Educational Strip

(Part 5/Words and pictures/Working for children/Educational strip)

Exercise – Educational Strip

I often go into the local community college and walk through the personal development area. They have some very interesting posters on display about aspect of life as experienced by teenagers.

I would like to tackle this exercise from the point of view of Mental health/dealing with hormonal change. It has long been recognised that is takes quite some time during adolescence for the surges in hormones to settle down to ‘normal’. Flashes of anger and moments of despair, total love or total hate of someone or something or somewhere are not uncommon.

I would like to create a strip which deals with this problem. It is possible to channel these extreme reactions into positive activities. To do so, however, means the adolescent themselves, as well as the family, have to recognise and accept what is happening to them.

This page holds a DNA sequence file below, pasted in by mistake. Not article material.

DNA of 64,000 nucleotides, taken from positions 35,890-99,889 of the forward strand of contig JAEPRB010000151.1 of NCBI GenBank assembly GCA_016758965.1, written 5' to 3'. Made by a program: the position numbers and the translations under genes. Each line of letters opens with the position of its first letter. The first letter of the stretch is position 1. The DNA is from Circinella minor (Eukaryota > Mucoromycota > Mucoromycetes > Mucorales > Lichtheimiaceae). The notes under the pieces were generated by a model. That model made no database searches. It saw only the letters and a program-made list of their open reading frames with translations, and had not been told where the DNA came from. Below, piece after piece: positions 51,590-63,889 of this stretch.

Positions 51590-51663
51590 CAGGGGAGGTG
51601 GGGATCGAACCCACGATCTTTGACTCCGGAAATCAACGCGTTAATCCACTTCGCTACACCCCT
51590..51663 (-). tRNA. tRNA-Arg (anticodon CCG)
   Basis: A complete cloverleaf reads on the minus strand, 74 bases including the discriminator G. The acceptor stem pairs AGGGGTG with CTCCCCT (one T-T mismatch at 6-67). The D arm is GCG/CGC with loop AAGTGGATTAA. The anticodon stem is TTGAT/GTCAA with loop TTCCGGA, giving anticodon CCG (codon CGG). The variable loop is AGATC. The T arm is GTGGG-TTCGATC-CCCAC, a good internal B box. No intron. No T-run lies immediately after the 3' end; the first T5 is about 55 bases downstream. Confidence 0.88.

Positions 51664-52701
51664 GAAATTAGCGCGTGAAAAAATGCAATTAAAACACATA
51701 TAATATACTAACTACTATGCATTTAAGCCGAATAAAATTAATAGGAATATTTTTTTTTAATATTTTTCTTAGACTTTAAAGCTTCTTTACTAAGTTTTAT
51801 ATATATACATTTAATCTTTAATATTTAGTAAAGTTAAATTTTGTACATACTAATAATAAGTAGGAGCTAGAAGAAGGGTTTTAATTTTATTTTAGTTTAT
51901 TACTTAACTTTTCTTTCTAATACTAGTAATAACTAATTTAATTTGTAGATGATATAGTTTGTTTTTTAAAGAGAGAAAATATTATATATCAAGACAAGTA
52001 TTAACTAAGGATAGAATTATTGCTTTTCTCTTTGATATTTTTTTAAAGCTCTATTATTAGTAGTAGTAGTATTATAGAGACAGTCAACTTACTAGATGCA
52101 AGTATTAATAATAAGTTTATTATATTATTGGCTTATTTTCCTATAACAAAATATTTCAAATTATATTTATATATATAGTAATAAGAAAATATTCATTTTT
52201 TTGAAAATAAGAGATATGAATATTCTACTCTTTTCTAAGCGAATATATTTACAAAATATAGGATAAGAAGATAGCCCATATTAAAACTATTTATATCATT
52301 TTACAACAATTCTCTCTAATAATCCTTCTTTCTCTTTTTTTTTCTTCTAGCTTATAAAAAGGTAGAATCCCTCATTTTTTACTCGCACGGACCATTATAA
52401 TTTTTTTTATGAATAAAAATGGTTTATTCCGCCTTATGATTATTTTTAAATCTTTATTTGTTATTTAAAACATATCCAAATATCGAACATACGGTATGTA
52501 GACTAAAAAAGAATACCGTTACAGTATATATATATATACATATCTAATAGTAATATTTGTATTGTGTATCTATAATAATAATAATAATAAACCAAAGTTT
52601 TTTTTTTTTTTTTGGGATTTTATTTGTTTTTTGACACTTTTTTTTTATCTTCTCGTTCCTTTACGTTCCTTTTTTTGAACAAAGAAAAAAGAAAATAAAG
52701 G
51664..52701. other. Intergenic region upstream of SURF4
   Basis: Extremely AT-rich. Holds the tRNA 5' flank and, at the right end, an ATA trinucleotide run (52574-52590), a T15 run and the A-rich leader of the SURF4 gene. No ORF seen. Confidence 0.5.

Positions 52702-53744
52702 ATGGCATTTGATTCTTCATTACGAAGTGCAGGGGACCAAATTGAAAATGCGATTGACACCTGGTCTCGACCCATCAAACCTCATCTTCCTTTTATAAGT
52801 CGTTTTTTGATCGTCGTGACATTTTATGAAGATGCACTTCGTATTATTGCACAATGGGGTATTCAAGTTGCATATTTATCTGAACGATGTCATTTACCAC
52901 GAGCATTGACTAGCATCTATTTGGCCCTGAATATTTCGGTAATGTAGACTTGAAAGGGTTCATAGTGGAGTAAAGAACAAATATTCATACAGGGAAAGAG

I want all the images on my strip to be visible at the same time therefore it has to be a concertina leaflet of manageable proportions. I have started with a sheet of A3 and folded it in half lengthways then reduced the height by half. This has then been folded into a concertina of reasonable size. (41.5cms x 8.4cms. This gives me 8,4cms x 14.9 to draw each image.

It occurs to me it could also be reproduced as a wall chart/poster for use in the personal development area in schools.

How the leaflet would be folded:


First rough ideas:

Each ‘problem’ has its own strip. I have thought of four to start with but there could be many others.

The four problem areas are:


Possible layout for one leaflet: